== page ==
Community//

Executive offices for mental health

The future of co-working

Now that the initial shock of working from home is over. More and more people are looking for ways to adjust to working remotely in the long term.

Introverts living with extroverts

Even if you have come to an understanding of what you each need in terms of interaction. Living and working together is an ongoing process in communication. It might not be about the alone time. Some introverts also need quiet to be creative. Extroverts when they don’t have external stimulus through people tend to use TV, radio, podcasts. Anything that makes noise. For them it is just background noise but to an introvert that can be super distracting.

Parents

As much as you love your kids working from home and home schooling your kids might be less than ideal.

Scheduling your meetings around your children, food delivery and other things is stressful.

Your workplace might have been compassionate at the start of the pandemic as everything was new and everyone was in the same boat. But now that this has been going on for a few months new norms have to be taken into consideration. How do you find the balance of creating an environment conclusive to work while still being a present parent

Two people working from home

This can sound ideal, but it really depends on the amount of space that you have. If you are lucky enough to have two rooms that you can use at opposite ends of the house with doors that close so you can’t hear the other person and good enough WiFi signal that you can both been on a Zoom call at the same time and it doesn’t drop then you are in a really good position. However most people are not in that position and most people certainly don’t have two offices with ergonomic chairs and a good sized table to make your work easier.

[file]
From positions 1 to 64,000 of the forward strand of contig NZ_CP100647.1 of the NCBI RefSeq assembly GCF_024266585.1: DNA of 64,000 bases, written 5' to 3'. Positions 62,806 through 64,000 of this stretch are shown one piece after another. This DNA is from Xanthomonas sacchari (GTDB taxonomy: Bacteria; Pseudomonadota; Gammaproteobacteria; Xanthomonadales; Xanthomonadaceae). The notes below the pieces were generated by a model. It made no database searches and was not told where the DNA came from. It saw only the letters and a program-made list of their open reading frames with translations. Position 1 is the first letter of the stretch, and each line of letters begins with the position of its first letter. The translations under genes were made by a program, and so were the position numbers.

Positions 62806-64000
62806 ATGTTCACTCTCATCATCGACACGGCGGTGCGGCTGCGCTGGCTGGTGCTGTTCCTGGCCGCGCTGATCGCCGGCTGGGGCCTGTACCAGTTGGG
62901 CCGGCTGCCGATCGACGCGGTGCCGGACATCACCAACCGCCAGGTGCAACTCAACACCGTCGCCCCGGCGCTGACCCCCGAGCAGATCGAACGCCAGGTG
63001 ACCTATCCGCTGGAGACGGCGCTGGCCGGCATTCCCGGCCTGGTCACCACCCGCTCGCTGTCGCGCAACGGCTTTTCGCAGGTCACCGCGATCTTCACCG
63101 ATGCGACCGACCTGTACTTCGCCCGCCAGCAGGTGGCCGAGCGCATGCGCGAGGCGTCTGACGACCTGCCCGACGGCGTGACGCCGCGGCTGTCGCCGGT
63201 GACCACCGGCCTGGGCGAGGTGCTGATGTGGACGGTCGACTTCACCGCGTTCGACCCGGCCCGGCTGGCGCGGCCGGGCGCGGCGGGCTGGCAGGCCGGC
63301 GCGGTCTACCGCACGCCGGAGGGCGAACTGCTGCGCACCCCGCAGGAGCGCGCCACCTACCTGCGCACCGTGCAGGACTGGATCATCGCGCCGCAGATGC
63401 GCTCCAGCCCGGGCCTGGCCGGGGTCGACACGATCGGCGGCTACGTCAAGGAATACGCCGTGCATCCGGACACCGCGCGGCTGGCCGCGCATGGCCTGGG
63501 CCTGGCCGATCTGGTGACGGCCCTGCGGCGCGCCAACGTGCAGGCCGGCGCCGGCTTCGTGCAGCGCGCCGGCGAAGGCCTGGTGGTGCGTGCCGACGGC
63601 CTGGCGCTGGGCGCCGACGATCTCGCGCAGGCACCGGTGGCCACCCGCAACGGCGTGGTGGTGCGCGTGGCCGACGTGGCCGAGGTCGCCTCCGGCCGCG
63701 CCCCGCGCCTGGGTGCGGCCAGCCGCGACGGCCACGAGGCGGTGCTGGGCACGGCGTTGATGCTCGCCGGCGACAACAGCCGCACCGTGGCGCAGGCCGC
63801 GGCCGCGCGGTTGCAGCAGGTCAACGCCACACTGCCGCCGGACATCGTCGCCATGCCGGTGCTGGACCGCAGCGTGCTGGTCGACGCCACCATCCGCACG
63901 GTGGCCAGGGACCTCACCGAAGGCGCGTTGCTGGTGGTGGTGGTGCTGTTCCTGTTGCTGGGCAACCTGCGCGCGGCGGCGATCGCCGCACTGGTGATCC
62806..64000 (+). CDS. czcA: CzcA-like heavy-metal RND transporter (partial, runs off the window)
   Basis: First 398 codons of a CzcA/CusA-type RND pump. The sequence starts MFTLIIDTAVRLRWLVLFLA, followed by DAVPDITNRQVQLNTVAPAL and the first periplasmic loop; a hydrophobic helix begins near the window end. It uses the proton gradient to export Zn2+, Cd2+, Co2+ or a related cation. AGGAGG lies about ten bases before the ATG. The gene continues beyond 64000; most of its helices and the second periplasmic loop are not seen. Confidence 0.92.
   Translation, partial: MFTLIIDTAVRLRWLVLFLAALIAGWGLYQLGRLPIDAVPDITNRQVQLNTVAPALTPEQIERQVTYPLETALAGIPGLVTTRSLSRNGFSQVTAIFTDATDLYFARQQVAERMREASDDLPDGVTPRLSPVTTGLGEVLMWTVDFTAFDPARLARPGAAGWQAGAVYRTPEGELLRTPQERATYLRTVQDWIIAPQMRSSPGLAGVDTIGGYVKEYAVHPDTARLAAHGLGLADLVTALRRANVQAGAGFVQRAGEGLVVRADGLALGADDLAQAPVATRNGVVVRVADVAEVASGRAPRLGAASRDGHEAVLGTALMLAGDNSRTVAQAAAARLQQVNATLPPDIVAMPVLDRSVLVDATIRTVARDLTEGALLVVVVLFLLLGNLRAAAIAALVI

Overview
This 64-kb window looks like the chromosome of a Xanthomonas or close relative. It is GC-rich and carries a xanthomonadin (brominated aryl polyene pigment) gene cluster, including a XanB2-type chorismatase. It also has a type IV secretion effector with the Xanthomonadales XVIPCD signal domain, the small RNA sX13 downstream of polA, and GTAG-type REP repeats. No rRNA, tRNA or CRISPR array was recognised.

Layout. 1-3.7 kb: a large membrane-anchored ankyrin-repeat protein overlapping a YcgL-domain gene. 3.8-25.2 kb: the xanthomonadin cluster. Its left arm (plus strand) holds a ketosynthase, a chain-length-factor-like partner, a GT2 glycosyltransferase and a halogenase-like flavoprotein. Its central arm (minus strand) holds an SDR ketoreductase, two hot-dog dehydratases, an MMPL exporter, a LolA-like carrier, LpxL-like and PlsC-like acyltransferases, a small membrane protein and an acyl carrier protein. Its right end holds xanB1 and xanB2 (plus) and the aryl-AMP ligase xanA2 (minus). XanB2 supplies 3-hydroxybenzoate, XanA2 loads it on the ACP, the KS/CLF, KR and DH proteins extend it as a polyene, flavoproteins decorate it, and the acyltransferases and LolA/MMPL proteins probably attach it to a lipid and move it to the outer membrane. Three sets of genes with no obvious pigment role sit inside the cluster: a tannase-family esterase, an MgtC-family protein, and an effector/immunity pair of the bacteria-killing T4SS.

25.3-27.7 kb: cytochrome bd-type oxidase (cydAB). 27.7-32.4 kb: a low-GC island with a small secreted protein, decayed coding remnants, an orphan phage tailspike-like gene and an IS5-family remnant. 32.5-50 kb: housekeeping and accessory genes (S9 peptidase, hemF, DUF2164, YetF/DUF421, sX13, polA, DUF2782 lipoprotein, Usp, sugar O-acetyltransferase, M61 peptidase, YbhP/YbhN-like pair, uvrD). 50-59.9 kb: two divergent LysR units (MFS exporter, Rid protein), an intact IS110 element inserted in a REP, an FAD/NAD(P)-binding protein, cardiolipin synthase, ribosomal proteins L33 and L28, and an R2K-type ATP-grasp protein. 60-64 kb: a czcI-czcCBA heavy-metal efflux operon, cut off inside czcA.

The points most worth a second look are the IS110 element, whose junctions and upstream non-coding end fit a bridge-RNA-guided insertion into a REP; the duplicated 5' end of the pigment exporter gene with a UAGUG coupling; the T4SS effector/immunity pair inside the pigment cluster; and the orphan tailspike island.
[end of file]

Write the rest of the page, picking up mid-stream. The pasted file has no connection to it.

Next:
Do you then have to try and coordinate with each other to have meetings at alternate times? What if a meeting runs over?

Teachers

There have been quite a few stories going round about how teachers are conducting video calls from bedrooms or other rooms in their house without first checking to see what personal items are in the camera view. Some teachers are living in shared spaces where the only place they have that is private is their bedroom. This is where they have to be when giving video classes. Some parents might think this is unprofessional but what choice do the teachers have?

All of the things I have mentioned all lead to extra stress in an already stressful situation. Not having a clear time and space to process can be very taxing. I have heard stories of people escaping to their cars and sitting there for a bit to decompress or just get some time to themselves.

Enter re-envisioned co-working spaces

Think about contact less entry and a door to your own space that you can close to keep up with social and physical distancing. A sound proofed place with an ergonomic chair and desk where you can do focused work that gets disinfected between every use. Even if you got to use it once a week for planning, it could make a world of difference to your mental health.

Art galleries with private rooms have now become executive offices as a way of repurposing their space.

Cubicles with doors will become a popular way for co-working spaces to reopen. Just like the first class pods on planes where you are totally enclosed. This is how I see the co-working spaces of the future looking.

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